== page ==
You can Order A PDF Copy at the website,


Bush Profiled: Big Ideas, Tiny Details

Want to know what goes on inside the mind of our President?

Through a series of interviews with President Bush, author Robert Draper tries to paint "a portrait of the commander in chief as a willful optimist, proud of his self-confidence and convinced that any expressions of doubt would make him less of a leader: a man addicted to "Big Ideas and small comforts" (like riding his bike), a stubborn, even obstinate politician loath to change course or second-guess himself, and given to valuing loyalty above almost everything else." Michiko Kakutani review in the NYT.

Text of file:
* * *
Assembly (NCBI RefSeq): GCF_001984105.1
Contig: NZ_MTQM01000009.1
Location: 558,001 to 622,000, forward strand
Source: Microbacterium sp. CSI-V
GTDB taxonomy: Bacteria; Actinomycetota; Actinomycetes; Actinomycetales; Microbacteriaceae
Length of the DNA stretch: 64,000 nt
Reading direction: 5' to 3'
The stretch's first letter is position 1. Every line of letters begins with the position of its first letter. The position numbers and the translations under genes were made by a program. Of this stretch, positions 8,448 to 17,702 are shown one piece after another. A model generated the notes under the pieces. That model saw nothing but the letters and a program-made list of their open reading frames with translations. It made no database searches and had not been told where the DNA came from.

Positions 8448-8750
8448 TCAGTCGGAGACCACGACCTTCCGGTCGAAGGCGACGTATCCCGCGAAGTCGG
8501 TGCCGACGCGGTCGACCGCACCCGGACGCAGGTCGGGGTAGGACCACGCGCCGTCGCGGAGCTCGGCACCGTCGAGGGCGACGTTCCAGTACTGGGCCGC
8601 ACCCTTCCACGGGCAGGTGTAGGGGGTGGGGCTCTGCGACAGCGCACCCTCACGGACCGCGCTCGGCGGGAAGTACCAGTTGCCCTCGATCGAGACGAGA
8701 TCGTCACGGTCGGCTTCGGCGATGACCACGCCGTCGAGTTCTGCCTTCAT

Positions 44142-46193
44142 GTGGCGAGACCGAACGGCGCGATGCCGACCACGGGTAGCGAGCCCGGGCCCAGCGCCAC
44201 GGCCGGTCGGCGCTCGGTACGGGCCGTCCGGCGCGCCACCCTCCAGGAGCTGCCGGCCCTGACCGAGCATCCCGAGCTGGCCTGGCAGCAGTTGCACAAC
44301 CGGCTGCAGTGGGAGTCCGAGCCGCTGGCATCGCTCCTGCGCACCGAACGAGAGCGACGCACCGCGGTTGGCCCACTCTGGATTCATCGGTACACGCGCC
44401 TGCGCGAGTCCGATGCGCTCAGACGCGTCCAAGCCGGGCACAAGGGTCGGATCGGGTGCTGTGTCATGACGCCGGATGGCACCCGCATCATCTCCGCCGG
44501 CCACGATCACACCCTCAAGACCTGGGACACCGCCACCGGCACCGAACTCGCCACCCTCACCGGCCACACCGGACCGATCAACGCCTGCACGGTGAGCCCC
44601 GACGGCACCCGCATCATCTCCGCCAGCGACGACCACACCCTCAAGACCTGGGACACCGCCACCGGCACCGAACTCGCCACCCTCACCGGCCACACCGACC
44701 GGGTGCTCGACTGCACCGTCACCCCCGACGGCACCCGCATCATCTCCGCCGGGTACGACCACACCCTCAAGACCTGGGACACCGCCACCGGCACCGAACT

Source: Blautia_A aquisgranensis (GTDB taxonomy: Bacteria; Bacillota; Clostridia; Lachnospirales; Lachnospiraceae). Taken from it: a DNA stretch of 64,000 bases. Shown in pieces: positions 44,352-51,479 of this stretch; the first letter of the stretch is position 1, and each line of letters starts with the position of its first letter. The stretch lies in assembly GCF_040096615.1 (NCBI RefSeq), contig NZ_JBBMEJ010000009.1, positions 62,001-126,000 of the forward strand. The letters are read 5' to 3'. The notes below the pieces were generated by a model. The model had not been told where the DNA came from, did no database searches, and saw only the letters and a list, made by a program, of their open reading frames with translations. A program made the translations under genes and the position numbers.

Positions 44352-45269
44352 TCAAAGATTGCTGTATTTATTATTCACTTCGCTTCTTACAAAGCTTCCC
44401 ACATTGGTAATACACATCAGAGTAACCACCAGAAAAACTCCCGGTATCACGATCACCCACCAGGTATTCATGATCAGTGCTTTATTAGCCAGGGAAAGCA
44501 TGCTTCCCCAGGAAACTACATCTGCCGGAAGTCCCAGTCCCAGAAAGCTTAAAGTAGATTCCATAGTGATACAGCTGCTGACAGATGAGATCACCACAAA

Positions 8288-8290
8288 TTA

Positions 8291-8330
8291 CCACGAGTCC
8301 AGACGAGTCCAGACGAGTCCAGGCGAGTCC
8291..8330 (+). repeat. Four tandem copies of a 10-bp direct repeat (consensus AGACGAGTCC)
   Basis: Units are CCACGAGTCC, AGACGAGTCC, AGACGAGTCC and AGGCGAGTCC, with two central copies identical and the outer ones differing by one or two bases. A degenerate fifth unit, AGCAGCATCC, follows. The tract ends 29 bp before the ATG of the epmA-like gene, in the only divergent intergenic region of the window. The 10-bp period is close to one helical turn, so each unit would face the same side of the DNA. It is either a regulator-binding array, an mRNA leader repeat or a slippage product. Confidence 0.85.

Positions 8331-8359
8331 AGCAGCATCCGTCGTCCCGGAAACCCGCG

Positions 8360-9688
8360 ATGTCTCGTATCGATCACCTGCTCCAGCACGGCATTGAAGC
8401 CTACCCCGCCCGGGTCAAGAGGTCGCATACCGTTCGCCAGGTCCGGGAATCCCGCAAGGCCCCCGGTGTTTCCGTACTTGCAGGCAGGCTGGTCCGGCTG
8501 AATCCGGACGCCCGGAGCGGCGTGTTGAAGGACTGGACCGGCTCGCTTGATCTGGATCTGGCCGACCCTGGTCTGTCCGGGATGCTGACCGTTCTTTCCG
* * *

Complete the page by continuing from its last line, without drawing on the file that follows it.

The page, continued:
Librarian in charge

In turn-of-the-century New York, no one was more powerful than the wealthy financier J. Pierpont Morgan. A major fixture in the cultural world, late in life he began developing a library to house his growing collection of books. Few had ever been inside the marble building with its lapis lazuli columns, located around the corner from Madison Avenue on East 36th Street. By 1905, Morgan was looking for a librarian to manage his priceless collection. Enter Belle da Costa Greene